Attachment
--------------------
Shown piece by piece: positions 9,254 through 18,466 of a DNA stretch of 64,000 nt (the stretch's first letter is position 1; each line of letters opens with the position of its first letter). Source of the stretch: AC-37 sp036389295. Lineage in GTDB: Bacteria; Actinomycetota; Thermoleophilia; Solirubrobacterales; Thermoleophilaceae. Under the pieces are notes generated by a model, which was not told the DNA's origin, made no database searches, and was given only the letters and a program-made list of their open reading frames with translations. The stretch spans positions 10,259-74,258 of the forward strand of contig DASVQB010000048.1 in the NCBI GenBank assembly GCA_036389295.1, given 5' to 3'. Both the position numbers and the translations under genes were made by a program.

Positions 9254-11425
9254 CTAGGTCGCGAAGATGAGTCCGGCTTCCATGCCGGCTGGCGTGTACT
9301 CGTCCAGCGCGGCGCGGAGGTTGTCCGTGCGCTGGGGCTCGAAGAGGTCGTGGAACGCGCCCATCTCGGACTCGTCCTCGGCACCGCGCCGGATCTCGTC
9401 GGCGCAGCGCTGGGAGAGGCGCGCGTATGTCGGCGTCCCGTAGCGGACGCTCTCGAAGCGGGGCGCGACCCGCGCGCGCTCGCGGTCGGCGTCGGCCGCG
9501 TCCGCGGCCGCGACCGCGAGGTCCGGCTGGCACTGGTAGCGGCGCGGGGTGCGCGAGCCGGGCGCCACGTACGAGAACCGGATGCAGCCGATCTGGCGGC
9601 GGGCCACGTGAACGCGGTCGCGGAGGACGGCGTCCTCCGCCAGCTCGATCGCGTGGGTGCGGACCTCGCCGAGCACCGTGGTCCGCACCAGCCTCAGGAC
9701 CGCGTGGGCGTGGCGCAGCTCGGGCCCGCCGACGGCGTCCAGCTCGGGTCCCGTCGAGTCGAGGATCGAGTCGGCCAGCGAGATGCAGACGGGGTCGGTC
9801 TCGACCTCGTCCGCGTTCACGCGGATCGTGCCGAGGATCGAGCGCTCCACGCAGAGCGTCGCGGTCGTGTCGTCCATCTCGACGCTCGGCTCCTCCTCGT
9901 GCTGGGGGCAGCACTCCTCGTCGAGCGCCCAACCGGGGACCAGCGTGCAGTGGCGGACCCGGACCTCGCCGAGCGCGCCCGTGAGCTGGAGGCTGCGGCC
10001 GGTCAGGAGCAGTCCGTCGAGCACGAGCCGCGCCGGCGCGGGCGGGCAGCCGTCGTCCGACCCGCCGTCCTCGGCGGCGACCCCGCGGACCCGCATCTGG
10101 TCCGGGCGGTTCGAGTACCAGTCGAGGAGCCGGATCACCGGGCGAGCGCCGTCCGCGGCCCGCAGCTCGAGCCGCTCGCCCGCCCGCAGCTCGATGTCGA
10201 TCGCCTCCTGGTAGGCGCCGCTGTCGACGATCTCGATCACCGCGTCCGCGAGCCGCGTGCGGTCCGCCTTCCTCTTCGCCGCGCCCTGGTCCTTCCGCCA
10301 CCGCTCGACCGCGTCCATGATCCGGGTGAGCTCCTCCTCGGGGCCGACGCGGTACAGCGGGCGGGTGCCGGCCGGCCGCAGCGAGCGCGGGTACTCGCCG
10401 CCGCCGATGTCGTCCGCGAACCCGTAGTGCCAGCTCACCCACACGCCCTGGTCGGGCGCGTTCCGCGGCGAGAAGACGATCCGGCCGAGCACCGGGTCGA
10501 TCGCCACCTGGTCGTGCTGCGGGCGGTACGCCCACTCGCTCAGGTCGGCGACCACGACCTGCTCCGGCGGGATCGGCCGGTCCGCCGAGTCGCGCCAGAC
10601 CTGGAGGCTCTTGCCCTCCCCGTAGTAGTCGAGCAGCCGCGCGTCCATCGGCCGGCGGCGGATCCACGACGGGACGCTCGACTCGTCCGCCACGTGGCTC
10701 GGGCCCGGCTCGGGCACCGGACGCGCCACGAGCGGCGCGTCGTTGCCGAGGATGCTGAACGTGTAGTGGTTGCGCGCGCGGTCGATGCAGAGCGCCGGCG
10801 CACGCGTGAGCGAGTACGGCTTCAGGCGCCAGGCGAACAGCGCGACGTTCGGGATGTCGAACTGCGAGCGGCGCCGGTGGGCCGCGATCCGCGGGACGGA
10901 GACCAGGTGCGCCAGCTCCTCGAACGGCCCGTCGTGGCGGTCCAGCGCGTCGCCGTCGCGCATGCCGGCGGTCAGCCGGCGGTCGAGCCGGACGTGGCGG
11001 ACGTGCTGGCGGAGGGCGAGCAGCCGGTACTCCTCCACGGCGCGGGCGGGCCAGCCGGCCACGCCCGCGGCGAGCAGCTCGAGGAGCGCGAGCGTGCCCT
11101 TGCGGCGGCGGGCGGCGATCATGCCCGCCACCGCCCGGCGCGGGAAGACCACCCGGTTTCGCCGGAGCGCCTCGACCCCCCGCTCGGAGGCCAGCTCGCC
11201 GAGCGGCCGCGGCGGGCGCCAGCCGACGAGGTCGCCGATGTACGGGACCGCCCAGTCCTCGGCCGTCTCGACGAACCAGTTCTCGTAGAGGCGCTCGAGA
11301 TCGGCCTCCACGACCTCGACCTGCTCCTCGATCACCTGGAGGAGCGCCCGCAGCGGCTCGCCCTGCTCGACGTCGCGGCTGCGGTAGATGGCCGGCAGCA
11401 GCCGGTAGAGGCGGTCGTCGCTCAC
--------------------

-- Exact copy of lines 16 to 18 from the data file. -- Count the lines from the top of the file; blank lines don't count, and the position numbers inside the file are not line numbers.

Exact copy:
10501 TCGCCACCTGGTCGTGCTGCGGGCGGTACGCCCACTCGCTCAGGTCGGCGACCACGACCTGCTCCGGCGGGATCGGCCGGTCCGCCGAGTCGCGCCAGAC
10601 CTGGAGGCTCTTGCCCTCCCCGTAGTAGTCGAGCAGCCGCGCGTCCATCGGCCGGCGGCGGATCCACGACGGGACGCTCGACTCGTCCGCCACGTGGCTC
10701 GGGCCCGGCTCGGGCACCGGACGCGCCACGAGCGGCGCGTCGTTGCCGAGGATGCTGAACGTGTAGTGGTTGCGCGCGCGGTCGATGCAGAGCGCCGGCG